While it’s quite clear what the consequences are to the business and the worker for improper classification, it isn’t always clear how a business determines if its workers are employees or independent contractors. The key issue that the IRS asks about is whether the business had “control” over the worker, but how control is determined is not always clear.

To determine if a business had control, the IRS will generally consider 20 questions in making the final determination of worker classification. Keep in mind that not all these inquiries apply in every worker classification audit. 

Often, the IRS will use only those questions that apply based on the industry the business is operating in. Of these 20 questions, here are nine that most businesses can use to make a fairly safe and correct classification of their workers: 

1.  Is the worker required to comply with instructions given by the business? 

2.  Does the business provide the worker with training? 

3.  Is there a continuing relationship between the business and the worker?

4.  Does the business provide set hours of work for the worker? 

5.  Is the worker required to have substantial hours toward the needs of the business?

6.  Who furnishes the worker’s tools and materials to conduct the work? 

7.  Will the worker realize a profit or loss from the services provided to the business? 

8.  Does the worker work for more than one business at a time? 

9.  Does the worker receive payment by the hour, week or month? 

When conducting worker classification audits, these are some of the questions that are considered by the IRS and state labor agencies. Worker classification audits are evaluated on a case-by-case basis, so the degree of importance given to the answers of each of the 20 questions will vary depending on the business and its situation.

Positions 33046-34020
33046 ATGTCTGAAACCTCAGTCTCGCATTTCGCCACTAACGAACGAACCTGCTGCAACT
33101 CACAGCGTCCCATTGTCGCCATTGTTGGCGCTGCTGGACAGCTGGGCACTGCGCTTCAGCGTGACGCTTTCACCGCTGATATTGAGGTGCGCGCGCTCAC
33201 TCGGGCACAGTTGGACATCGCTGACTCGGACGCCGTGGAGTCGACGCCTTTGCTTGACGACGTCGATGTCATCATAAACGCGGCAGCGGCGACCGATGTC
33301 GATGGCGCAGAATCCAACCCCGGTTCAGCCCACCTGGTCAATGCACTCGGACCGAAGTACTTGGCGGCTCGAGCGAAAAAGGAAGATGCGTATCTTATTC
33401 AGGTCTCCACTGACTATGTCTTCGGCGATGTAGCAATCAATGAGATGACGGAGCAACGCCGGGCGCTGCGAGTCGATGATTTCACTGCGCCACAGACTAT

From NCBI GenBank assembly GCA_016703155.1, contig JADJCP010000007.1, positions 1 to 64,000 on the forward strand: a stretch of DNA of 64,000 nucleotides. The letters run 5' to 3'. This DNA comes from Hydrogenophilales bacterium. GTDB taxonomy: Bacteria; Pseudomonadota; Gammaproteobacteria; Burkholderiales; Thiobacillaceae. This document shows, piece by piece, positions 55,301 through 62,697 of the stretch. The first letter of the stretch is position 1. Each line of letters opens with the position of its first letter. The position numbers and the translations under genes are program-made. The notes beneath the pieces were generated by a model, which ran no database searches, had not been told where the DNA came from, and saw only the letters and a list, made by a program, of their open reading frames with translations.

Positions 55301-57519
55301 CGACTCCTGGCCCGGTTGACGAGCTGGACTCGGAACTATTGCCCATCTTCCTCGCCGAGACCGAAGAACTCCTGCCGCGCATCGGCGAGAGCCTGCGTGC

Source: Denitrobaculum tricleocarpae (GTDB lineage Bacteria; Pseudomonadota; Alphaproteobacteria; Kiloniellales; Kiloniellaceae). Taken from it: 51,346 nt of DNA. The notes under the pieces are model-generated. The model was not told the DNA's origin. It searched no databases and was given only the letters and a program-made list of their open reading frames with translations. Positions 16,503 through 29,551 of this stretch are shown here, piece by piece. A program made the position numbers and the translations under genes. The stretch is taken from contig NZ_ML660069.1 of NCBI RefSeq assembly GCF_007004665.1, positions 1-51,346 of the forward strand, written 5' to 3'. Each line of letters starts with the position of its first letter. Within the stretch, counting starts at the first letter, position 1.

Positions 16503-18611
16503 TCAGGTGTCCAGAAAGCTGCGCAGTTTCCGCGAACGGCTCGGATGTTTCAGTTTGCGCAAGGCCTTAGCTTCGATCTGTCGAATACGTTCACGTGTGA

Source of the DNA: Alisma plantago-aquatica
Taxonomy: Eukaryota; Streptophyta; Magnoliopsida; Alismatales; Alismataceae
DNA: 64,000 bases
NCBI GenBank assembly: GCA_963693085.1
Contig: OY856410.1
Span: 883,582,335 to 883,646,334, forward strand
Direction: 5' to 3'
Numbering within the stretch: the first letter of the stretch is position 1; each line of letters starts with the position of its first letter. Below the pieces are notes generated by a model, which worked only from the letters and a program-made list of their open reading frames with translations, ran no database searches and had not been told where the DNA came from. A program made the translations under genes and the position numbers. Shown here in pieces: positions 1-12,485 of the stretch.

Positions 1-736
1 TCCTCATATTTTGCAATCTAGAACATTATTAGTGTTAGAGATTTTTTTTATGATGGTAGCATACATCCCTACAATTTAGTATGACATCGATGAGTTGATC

Remember, too, that IRS or court case rulings on workers’ status exist and set precedence in most industries. Therefore, it’s not necessarily where the business thinks their workers should be, but rather what prior case rulings dictate. 

Helping your clients understand the guidelines and properly classifying their workers can prevent an audit as well as save the business significant money in penalties and interest. In addition, it can keep you out of the hot seat during these challenging times when the IRS is mandating higher due diligence requirements. There is nothing better than getting it right the first time.  

Andrew G. Poulos, EA, ABA, ATP, is principal of Poulos Accounting & Consulting, Inc., in Atlanta, Georgia, where he works with individual and business tax clients, and represents clients before the IRS and state labor agencies. An entrepreneur and real estate investor, Poulos is an author and national speaker. He is a contributing author to Intuit’s News Central website and blog, and founding tax editor for and current tax editor for He’s also an analyst for leading news organizations including CBS News, NBC News, Fox News, TIME, Forbes, The Wall Street Journal, U.S. News & World Report and USA Today, among others. He is the producer of the QuickBooks Ultimate Lesson Guide DVD Series  and founder of Poulos Children’s Cancer Foundation, a 501(c)3 charity. Contact him at